Angst of a
Jul 8, 1998
Hello. My name is Rich. I'm now 38, and I have been HIV+ since October of 1987.
I have never received treatment with antivirals.
My CD4 count has remained within the 1000 range. My viral load generally fluctuates between "undetectable" (which in our labs here in Canada means less than 500 copies) and 1000, only once reaching a high of 3000.
I remain completely asymptomatic.
I somewhat resemble the stereotype of "nonprogressors" in that I actively take good care of both my body and mind through good nutrition, exercize, building strong intimate relationships, and reducing residual stresses through psychotherapy as needed.
I think that many positive people imagine that I must be quite carefree given all of the above. Occasionally I am. But on and off I have a gnawing fear that tomorrow will be the day that my good luck runs out.
Since the protease inhibitors came out, I have experienced this fear more frequently. Many experts feel that I should be on an aggressive antiviral regime, that the healthier I am when I begin treatment, the better. The message that I unavoidably hear in that counsel is that whatever the genetic or behavioral or spiritual factors may be that have protected me from developing AIDS thus far, the probability is that my luck will not last forever. So I should act, based on that probability, and begin treatment.
Lately it seems that there is a bit more reserve in the protease pitch in light of their toxicity and compliance/resistance problems. But not much more.
I am very reluctant to begin any antiviral treatment. I work in a field that although it does not pay extremely well allows me to spend extended periods of time in other countries, which I love. If I were to begin antiviral treatment it would be necessary, mainly for financial reasons relating to health care coverage, for me to remain in Canada, perhaps "forever." It has taken me years to build the kind of life that I now have, and I can't imagine just giving it up when I feel and my lab results say that I am perfectly healthy. It seems very logical to me. But I wish that I had more scientific backup for my position.
The question in all of this I guess is how to achieve some degree of freedom from the message "If you don't do 'X', you'll die," without becoming dangerously closed minded.
Response from Mr. Shernoff
You raise some very important issues. But first of all I want to thank you for so generously sharing your story. I am also a long term nonprogressor, but unlike you I decided many years ago to begin anti-retroviral therapy, and currently am on combination therapy that has left me with undetectable viral loads below 20 parts per ml of blood. My CD-4 cells are in the 600-700 range. This has been my basic blood work for over two years now. As best as I understand what is coming out of the Geneva AIDS conference is that many doctors and researchers still believe that to hit the virus early and hit it hard is best. Yet in seeming contradiction to this is the findings that people who do best on the new combination therapies are the people who have not yet been on any anti-HIV drugs.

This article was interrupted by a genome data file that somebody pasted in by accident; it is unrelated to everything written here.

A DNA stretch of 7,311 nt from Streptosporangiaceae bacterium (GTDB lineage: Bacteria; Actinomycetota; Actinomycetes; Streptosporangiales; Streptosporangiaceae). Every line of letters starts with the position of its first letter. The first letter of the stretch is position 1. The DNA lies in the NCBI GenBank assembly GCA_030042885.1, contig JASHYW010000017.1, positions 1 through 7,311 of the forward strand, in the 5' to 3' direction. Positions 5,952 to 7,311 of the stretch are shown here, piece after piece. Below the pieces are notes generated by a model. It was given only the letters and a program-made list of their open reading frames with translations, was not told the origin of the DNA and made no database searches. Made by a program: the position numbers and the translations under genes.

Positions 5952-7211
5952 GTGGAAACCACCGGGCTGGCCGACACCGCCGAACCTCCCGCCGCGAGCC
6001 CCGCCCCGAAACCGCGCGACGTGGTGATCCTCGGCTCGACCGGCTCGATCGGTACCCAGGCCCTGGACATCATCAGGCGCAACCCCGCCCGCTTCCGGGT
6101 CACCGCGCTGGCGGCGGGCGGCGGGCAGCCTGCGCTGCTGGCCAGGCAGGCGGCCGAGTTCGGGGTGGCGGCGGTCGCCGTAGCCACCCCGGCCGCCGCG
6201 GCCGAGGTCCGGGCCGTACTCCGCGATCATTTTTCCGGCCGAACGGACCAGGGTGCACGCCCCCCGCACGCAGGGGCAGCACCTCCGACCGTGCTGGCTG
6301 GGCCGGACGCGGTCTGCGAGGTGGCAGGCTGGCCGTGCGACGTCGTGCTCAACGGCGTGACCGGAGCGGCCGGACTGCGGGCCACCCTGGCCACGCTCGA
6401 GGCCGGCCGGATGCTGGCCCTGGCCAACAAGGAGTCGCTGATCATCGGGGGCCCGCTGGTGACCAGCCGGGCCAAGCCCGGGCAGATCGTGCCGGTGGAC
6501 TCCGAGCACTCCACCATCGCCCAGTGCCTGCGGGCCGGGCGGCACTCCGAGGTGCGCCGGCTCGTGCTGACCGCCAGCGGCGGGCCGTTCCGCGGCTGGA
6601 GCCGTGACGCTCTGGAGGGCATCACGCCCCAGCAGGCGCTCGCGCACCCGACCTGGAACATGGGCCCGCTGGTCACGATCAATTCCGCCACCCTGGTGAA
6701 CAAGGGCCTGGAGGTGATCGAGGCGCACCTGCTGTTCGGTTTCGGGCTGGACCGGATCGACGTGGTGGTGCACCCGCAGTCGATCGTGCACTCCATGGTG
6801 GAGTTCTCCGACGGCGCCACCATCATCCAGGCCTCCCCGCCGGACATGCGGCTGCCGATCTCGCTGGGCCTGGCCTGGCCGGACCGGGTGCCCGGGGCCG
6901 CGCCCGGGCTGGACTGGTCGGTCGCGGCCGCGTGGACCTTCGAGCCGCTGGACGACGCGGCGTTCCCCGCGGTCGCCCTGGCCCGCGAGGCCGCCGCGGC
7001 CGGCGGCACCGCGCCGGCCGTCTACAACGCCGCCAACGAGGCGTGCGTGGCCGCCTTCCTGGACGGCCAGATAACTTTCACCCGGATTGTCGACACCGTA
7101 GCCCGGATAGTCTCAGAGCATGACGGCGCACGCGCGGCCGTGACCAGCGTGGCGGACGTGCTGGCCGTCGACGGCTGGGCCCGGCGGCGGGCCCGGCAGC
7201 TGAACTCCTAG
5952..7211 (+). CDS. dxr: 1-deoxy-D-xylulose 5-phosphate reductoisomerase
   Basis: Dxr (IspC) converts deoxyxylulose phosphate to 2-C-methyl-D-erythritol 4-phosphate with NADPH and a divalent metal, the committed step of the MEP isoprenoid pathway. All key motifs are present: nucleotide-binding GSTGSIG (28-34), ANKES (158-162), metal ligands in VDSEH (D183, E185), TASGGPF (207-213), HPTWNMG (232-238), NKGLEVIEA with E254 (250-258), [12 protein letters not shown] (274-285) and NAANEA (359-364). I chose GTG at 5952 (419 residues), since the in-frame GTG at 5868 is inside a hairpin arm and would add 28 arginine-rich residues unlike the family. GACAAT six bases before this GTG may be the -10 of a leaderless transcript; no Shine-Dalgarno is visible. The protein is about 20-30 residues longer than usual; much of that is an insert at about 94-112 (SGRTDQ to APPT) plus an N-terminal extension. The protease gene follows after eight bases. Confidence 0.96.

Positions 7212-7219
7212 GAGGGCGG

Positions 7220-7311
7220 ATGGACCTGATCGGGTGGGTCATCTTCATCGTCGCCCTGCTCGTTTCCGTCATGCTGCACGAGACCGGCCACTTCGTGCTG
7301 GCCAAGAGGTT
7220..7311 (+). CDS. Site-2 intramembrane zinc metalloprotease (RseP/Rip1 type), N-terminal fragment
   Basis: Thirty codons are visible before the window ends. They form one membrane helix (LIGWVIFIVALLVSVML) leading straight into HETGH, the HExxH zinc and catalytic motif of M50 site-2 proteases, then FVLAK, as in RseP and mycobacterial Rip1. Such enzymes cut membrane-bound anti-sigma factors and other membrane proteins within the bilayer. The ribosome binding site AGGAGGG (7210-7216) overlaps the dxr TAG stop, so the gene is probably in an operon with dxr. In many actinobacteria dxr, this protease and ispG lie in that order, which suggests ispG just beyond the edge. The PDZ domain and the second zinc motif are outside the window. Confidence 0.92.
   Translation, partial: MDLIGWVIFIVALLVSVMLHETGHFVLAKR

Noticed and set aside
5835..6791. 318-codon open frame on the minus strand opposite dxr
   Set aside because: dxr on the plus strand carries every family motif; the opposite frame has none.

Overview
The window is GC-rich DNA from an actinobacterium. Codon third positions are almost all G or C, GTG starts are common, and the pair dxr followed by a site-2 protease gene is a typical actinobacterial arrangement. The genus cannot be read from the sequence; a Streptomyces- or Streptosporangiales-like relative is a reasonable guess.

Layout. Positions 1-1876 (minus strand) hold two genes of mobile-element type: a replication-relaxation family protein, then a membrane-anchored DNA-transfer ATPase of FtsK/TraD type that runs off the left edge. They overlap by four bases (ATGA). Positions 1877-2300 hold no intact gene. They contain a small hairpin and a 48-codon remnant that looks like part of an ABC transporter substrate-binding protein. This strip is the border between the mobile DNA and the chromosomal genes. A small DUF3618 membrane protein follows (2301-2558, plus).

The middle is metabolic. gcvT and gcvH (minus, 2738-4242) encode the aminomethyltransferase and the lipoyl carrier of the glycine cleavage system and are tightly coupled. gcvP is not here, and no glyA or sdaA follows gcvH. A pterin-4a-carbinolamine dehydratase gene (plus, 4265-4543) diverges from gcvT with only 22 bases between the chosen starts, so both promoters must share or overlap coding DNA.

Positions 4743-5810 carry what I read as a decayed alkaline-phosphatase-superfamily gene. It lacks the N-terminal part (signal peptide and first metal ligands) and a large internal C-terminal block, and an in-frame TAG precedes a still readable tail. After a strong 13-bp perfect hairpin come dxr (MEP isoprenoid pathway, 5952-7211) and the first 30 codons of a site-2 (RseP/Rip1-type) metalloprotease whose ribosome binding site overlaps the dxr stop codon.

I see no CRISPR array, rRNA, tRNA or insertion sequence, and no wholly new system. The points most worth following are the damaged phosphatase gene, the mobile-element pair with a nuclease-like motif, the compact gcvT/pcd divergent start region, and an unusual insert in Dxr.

As an advocate for people with HIV, as a psychotherapist working for over 15 years with people with AIDS and as an AIDS activist I want to completely support the decisions you are currently making. It sounds like you have a realistic balance between understanding the scientific data, the pros and cons of beginning this therapy and the quality of life you cherish. You do not seem to be in nay kind of denial, so the decisions you have made seem to be working for you medically, emotionally, spiritually and life wise. You are a living example of PWA self empowerment, which boils down to being a partner with your health care professionals in your medical treatment, and deciding for yourself what feels right for you.
I think all of us who have been lucky in either not progressing onto full blown AIDS, or who can tolerate and/or benefit from the new treatments live with some of the concerns and fears that you express. In answer to your question I think you are already achieving the right balance. You stay informed. Yet you do not totally empower the professionals to determine what your future will be. It is important for all of us to remember that the physicians and researchers are still very much in the process of learning about this disease and the treatments. I do not believe that there is any one absolutely correct answer to what any one of us should do in terms of treatment. Each of us is an idiosyncratic individual with an individualized body and virus. I hope that you will remain open to continuing to study and consider all of your options. So far it sounds like the choices you have made are the right ones for you. At some point in the future you may change how you think and decide to make different treatment decisions. This is an option I encourage everyone to always explore and revisit, as I do on a regular basis.
Michael Shernoff, MSW
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